Wednesday, August 2, 2017

Backyard science: Aphids under a USB microscope

Just some random summertime backyard science here. The linden tree near my home is covered in aphids, so I took a few pictures with this USB microscope.

Can anyone confirm whether this cluster of eggs belongs to aphids or something else altogether?

Tuesday, August 1, 2017

The FDA, 23andMe, and selling less for more

Back in 2013 and at the beginning of the FDA vs 23andMe story, I wrote this:
Personal genetics will elicit a huge change in medicine, [but] actually doing that requires knowledge of how a person's genetics impacts their health.  For many genes, like BRCA1/2 which are the oft cited breast cancer risk markers in the media, the links between genetics and disease are established.

But for many others, a lot of work still needs to be done: clinical trials based on experiments need to be designed; experiments based on hypotheses need to be run; hypotheses flowing from data analyses need to be identified; and analyses need data sets to start from.  Fuzzy data is better than no data at all.

I expect that's where 23andMe is going to graciously come into play.  If the FDA actually winds up killing the company's main data collection channel, the company already has about 400,000 people genotyped and has built up enough traction to run for a while without having to sell another $99 test for a long time.

It took four years, but as of a few months ago, the FDA has reversed it's decision against 23andMe allowing the company to resume DTC marketing. The catch, however, is that the company will now offer tests for 36 conditions (instead of 254) for $199 (instead of $99). Gizmodo correctly points out that though this means that people are getting "less info for more money" (more on that in another post). Technically, that may be true, but if that information is more accurate or at least less irrelevant it counts for some of that value.

Monday, April 17, 2017

PCR's Next Wave

On BioTechniques:
PCR amplification of DNA is arguably one of the most important technology developments in the history of molecular biology, because without PCR, many commonly employed lab techniques would not be possible. It’s both robust and simple. Yet, there are still parts of the method that could be further refined—especially when it comes to sensitivity and error rate.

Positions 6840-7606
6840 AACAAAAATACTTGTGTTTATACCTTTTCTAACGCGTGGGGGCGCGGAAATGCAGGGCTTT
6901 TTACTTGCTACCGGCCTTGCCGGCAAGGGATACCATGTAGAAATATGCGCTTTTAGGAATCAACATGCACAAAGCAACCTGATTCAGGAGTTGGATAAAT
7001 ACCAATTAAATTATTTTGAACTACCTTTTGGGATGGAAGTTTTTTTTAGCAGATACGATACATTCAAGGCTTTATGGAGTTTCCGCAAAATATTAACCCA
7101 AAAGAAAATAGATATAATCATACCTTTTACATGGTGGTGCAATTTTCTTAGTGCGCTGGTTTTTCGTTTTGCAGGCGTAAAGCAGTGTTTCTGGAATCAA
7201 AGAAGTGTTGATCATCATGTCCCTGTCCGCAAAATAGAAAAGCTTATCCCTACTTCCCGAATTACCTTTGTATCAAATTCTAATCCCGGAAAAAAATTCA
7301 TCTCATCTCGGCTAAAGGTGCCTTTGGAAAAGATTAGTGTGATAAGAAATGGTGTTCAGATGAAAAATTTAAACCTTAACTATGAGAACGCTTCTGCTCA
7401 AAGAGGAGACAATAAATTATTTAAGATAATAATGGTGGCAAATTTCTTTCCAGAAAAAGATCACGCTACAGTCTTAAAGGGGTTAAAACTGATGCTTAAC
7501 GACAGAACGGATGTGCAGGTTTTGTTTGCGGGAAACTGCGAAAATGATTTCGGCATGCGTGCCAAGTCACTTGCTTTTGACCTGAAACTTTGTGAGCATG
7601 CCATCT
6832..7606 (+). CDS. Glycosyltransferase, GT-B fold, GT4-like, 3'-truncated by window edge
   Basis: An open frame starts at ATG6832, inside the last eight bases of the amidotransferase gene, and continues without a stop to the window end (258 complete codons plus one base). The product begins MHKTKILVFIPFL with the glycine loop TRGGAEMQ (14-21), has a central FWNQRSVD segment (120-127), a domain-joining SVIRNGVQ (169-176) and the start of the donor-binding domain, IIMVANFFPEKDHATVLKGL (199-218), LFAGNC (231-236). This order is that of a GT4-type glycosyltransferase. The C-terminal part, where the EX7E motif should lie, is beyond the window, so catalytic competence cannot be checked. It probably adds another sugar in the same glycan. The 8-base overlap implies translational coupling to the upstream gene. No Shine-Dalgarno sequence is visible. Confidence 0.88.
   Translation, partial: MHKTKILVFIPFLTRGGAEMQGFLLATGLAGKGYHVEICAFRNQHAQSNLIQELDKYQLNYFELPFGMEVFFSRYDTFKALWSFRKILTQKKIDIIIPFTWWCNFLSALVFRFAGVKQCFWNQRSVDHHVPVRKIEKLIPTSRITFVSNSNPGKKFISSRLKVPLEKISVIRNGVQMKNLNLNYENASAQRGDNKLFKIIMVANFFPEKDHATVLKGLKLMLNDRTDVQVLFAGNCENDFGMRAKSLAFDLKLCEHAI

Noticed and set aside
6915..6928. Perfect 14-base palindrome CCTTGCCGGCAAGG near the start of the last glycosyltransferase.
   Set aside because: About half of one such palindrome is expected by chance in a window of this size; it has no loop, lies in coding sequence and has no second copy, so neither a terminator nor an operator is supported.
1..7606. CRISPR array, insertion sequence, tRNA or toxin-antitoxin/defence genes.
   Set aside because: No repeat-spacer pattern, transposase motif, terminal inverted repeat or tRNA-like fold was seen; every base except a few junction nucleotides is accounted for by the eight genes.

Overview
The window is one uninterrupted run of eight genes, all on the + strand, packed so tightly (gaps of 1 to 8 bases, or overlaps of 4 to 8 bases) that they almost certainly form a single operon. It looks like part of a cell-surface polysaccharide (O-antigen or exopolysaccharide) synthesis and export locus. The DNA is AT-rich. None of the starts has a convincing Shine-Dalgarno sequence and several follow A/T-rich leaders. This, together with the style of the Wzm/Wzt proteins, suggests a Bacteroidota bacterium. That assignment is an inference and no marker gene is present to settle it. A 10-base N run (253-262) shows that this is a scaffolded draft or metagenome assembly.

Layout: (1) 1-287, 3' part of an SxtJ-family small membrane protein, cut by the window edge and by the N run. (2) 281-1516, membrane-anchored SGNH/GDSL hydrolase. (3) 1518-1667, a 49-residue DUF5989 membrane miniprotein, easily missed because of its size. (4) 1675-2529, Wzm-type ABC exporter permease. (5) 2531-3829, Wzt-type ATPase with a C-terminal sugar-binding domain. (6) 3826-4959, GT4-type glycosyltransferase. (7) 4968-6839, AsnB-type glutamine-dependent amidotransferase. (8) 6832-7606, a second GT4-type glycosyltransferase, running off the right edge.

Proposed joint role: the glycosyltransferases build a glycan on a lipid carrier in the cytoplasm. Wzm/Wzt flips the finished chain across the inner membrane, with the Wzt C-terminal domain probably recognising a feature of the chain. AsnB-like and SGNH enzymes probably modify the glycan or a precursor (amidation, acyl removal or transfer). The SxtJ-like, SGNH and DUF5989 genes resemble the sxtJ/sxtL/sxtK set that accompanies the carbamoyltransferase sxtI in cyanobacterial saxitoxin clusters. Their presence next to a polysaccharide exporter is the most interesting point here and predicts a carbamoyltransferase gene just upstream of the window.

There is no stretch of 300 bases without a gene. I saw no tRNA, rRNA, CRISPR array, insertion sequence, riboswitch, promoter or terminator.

For researchers working in the cancer field, locating extremely rare variants from complicated mixtures of DNA, proteins, RNA, and other biomolecules is often a daily task. But identifying ultra-rare variants of these molecules presents a huge challenge—it’s like finding a needle in a haystack, a process that can be confounded further by PCR errors. This is another area where developers are finding fertile ground for improving PCR methods and protocols.

Anders Stahlberg from the University of Gothenburg in Sweden, along with colleagues from Boston University School of Medicine and the Ontario Institute for Cancer Research, recently described a new multiplex PCR-based barcoding strategy that can be used for the detection of ultra-rare mutations by next-generation sequencing.
This article is a nice review of the previously described SiMSenSeq paper.

Wednesday, February 22, 2017

Do European Research Council applications foreshadow what may happen with the NIH?

It looks like Brexit is having repercussions on UK science funding from the European Research Council, according to David Lomas:
Applications to EU funds are usually made by consortiums of researchers from a variety of EU countries. Britain has a strong track record of taking the lead in these groupings. 

Britain also has a leading position in applications for individual research grants made under the European Research Council, the ERC. 

“Previously having a British member would help you in your application to get funding … Now you are less than an asset, so we have had academics removed from grant applications,” Lomas said.
One has to wonder whether US funded research organisations, like the NIH, will be forced to "Buy American" in the future and prevent spending on research activities in foreign countries.

I get the whole populist sentiment around trade deficits and job losses, etc., but the fact of the matter is that the US can't just cut out part of international trade and partnerships without impacting the productivity of US-based initiatives. For example, groups in Toronto can offer US scientists many different kinds of scientific services on a fee-for-service or collaborative basis on very competitive terms, mostly due to the favourable USD/CAD exchange rate.

So why cut out that part of the value chain?